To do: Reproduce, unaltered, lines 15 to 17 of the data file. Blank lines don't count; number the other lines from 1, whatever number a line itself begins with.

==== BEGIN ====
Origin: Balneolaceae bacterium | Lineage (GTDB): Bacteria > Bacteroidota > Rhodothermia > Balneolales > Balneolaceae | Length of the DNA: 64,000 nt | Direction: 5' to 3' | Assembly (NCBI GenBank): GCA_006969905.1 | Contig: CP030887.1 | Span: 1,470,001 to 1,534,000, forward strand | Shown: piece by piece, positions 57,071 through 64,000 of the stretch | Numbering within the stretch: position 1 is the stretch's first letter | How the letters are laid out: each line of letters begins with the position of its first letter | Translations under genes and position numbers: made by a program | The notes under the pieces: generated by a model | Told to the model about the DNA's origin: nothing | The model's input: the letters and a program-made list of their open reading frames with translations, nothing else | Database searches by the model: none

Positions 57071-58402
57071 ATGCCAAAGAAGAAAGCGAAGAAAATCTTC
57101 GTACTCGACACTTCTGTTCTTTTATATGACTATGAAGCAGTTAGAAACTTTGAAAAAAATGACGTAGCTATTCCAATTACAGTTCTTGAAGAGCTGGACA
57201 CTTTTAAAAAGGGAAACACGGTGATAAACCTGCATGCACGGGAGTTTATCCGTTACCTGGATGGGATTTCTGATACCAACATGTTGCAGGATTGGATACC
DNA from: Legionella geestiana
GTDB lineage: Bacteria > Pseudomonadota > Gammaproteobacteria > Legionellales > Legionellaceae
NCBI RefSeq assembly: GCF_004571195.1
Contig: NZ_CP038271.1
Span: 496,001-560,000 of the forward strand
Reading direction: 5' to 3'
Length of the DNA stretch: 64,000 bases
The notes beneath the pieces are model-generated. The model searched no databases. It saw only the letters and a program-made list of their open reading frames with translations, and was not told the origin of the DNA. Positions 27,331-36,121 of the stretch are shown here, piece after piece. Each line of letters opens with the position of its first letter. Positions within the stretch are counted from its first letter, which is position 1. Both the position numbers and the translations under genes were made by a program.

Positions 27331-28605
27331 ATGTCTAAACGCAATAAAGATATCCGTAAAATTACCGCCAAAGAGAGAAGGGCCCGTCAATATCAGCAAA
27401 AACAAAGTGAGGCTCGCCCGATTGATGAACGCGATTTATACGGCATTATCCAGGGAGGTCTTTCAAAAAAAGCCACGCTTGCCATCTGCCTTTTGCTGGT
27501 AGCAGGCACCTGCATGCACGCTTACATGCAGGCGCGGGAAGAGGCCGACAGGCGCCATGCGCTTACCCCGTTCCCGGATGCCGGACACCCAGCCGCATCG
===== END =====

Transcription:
27331 ATGTCTAAACGCAATAAAGATATCCGTAAAATTACCGCCAAAGAGAGAAGGGCCCGTCAATATCAGCAAA
27401 AACAAAGTGAGGCTCGCCCGATTGATGAACGCGATTTATACGGCATTATCCAGGGAGGTCTTTCAAAAAAAGCCACGCTTGCCATCTGCCTTTTGCTGGT
27501 AGCAGGCACCTGCATGCACGCTTACATGCAGGCGCGGGAAGAGGCCGACAGGCGCCATGCGCTTACCCCGTTCCCGGATGCCGGACACCCAGCCGCATCG